Greed is good, but not good enough

I’m developing a habit of disagreeing with Boris Johnson, and it’s comforting to know that I’m not alone. The latest person to disagree with the prime minister is . . . the prime minister himself.

He told fellow Tory MPs this week that “the reason we have the vaccine success is because of capitalism, because of greed”. Then he changed course with the nimbleness of a container ship in the Suez Canal. According to his aides, he “very insistently” told MPs to forget what he’d just said.

Saying that greed produced the vaccine is a statement of the obvious for a Conservative politician. It’s bizarre he regretted making it. Maybe he’s so used to correcting himself that he did it out of habit. Boris, it’s OK: backing capitalism does not break any manifesto pledges; the only capital you don’t like is London, the metropolitan hellhole where you’ve chosen to spend your entire career.

But this is Johnson’s genius. You can choose either one of two contradictory positions, and find that he’s on your side.

You can admire greed, or reject it, and he’s with you all the way. He’s a liberal guy, who’s passing a restrictive policing bill. He’s a low tax guy, who’s raising taxes. He promised there would be no checks in the Irish Sea, no cuts to army numbers, and an imminent plan for social care. Now he’s clarified that he meant the exact opposite.

As a leader, he’s less of a Heineken and more of an Alexa, claiming to respond to what you said and not taking any responsibility for misunderstanding. You asked Alexa for an immediate lockdown, but instead Boris played a recent episode of Countdown.

Is this a problem? Not for him. His appeal is that at least his instincts are right. Yes, he burnt down your kitchen, but he was only trying to make your favourite brownies.

More profoundly, Johnson captures our ambivalence. British voters want a European-style welfare state and US-style tax levels. They want to be a global power without fighting any wars. They want to export to the world without compromising sovereignty. English voters want to feel proud of the UK, without making any sacrifices to keep it together. He offers it all.

So it is on capitalism. In recent years, polls have found that capitalism is no more popular than socialism in the UK (and in Germany, and among younger Americans). Of course, this is a silly choice, like asking people whether they would prefer to go to Morrisons or Mars. But it highlights how the film Wall Street doesn’t resonate as an instruction manual.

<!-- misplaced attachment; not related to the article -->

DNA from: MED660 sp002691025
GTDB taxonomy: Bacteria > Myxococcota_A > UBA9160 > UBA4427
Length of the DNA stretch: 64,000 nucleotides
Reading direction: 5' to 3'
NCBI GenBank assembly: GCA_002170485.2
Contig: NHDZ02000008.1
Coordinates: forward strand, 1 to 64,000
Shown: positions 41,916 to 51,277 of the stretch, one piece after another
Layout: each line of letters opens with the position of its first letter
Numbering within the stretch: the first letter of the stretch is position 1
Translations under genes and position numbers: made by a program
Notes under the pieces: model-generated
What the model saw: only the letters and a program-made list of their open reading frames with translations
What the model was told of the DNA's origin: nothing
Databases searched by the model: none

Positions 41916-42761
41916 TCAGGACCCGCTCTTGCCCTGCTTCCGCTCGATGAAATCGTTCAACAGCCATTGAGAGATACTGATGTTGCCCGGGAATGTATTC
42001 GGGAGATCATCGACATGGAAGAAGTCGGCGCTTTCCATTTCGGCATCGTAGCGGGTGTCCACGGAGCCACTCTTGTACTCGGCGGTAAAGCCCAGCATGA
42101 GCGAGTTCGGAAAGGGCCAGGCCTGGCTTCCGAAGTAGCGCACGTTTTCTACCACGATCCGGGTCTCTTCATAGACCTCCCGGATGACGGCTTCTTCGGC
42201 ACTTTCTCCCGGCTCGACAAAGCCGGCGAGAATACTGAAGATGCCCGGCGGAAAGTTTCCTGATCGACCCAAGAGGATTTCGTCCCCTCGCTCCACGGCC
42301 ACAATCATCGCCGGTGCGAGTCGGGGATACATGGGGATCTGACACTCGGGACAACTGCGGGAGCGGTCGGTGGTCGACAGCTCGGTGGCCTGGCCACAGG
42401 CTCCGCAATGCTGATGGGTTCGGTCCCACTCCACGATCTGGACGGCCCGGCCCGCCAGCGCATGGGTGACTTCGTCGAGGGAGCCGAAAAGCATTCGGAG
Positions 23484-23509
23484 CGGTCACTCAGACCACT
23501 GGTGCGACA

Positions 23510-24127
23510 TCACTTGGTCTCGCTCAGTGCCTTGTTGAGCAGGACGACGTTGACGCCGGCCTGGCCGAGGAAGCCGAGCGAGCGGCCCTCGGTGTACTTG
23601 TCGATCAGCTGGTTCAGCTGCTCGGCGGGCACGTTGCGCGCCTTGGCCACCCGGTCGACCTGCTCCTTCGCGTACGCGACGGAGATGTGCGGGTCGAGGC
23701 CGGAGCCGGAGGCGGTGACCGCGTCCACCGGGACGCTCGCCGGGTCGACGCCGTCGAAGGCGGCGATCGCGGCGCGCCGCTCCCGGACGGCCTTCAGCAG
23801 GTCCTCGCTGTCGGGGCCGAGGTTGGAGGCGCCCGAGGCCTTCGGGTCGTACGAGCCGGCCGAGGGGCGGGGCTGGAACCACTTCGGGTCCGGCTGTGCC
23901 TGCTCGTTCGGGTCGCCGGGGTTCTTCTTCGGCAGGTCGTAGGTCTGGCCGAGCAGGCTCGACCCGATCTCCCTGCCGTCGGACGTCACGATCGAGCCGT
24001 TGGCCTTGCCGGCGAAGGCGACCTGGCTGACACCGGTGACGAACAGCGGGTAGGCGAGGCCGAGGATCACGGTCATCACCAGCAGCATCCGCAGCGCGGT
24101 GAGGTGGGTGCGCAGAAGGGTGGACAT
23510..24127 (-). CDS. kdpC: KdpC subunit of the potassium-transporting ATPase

Our thinking is better summed up not by Gordon Gekko, but by the actor who played him, Michael Douglas, who, after ending up in drug and alcohol rehab, declared: “Everything is a question of moderation.”

For young people in particular, capitalism is hooked on unequal pay and environmental destruction, and in need of a detox. Greed keeps goods flowing, but almost too well. Just ask delivery service Deliveroo, whose initial public offering has been hit by investors put off by its treatment of workers.

Greed also gave us the cladding crisis. Arguably it even gave us the outsized container vessels, such as the one now stuck in the Suez Canal.

Thanking greed for the vaccines is a bit like attributing a successful summer barbecue to humans’ discovery of fire. It misses the point. A barbecue is controlled fire; a vaccine is controlled greed.

But even controlled greed isn’t how most of us want to remember the pandemic.

We want to think of Captain Tom Moore and the clap for carers. When we obeyed lockdown rules and waited in line for vaccines, we felt the opposite of greedy.

Greed may be good, but it isn’t good enough. Johnson’s ambivalence reflects the national mood. Look, I’m developing a habit of agreeing with him.


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